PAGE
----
Our 8 day road trip flew by pretty quickly. After four games in Missoula, we had a 9 hour drive to get back home to Orem, but fortunately had the rest of the day off. Driving through the night, we made it back to Orem around 8 am. Those two midnight bus excursions have taught me how to sleep in almost any contorted position. I’ll probably need to find a good chiropractor in the off season!

I am a little behind on the days still with this blog, so I will be catching up rather quickly, but I want to encourage you to comment and make suggestions. This thing can only be as good as you guys make it. Let me know what you are interested in hearing about. Until next time!

About these ads

37 thoughts on “My Big Debut

  1. i will, along with lots of others miss seeing you in the carolina dugout. But i’m sooo happy for you. You doing soo well. I hope to see you in the Angels bullpin soon! i love you & all you’ve done while at carolina.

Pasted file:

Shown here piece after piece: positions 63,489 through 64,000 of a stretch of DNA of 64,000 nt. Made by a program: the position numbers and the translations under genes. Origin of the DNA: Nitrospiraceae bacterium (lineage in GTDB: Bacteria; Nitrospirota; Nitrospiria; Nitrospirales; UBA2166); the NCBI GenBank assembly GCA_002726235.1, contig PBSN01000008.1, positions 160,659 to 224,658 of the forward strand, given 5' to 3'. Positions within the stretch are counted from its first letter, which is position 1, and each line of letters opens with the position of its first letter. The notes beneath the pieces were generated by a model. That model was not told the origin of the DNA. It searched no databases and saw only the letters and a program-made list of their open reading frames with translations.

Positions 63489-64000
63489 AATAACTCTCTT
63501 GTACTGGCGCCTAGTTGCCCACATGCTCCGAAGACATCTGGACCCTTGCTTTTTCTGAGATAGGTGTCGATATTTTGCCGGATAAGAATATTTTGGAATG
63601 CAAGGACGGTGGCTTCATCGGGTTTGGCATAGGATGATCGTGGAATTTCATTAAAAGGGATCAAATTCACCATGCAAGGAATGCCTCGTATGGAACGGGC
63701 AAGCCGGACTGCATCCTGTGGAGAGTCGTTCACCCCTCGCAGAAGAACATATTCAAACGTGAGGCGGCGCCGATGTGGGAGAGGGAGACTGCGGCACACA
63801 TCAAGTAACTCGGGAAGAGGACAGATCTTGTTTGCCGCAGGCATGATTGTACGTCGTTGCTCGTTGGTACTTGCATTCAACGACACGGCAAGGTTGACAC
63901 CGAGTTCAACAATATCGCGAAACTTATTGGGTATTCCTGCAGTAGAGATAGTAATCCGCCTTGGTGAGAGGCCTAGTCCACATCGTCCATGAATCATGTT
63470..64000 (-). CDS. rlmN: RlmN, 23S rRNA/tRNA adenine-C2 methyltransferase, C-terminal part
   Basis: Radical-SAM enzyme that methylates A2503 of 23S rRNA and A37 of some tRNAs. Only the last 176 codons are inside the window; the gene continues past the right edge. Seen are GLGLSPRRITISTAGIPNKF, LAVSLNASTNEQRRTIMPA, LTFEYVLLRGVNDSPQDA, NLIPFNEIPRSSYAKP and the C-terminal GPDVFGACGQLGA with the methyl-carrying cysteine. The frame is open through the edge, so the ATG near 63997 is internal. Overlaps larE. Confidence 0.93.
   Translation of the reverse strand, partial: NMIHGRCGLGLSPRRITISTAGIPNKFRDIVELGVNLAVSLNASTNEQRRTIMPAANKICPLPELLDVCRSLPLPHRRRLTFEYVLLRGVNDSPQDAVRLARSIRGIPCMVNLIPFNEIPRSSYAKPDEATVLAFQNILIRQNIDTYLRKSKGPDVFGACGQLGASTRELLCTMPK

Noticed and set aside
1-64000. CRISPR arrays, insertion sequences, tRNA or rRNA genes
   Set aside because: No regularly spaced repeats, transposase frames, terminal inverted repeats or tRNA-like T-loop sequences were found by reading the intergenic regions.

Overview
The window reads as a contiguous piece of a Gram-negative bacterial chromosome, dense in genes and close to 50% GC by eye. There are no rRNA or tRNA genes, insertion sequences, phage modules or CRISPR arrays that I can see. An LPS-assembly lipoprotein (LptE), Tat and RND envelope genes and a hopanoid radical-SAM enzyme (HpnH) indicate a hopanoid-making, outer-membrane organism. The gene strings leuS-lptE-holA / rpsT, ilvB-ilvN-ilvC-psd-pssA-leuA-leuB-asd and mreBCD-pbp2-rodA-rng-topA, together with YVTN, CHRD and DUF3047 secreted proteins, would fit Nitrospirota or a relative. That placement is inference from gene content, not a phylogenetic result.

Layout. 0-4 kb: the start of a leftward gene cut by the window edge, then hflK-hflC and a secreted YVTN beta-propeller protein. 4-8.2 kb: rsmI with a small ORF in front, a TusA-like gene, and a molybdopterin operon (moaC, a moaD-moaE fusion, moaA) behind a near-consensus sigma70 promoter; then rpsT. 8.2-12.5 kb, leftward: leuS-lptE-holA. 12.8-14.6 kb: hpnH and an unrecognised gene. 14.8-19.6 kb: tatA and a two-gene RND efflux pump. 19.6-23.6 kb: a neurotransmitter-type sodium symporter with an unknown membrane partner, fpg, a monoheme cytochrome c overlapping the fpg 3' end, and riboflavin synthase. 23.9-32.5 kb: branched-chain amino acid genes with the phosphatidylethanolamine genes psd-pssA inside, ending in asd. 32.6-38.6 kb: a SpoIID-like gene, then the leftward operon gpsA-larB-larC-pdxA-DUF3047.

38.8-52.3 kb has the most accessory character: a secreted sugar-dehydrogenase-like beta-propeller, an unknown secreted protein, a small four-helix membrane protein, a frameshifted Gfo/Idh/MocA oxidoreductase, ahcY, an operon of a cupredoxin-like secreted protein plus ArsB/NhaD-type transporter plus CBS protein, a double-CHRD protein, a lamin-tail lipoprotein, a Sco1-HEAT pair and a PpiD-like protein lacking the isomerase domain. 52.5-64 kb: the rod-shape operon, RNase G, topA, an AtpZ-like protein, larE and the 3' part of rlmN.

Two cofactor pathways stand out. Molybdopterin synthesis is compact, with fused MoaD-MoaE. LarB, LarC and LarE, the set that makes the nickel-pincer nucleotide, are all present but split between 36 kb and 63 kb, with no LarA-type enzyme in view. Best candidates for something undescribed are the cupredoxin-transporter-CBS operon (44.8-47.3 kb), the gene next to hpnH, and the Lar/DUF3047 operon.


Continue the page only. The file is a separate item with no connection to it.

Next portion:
2. Love reading about your experiences in the minors! Your fans will stay loyal no matter what you write about, so please just keep the updates coming! It’s fascinating to read about your trips and game-day routine. You seem very humble, and you know who you are and where you’re going, so stay true to that! Wishing you luck & cheering you on all the way from the great state of Texas! :)

  3. I’m helping with fundraiser called Carolina Kick Off for a Cure and would be absolutely ecstatic to get some sort of Michael Roth original memorabilia for the live/silent auction. Plenty of baseball fans will be in crowd considering Coach Holbrook is our guest of honor. Event is October 13 at The Zone in Williams Brice. More info at http://www.carolinakickoff.com. Thanks!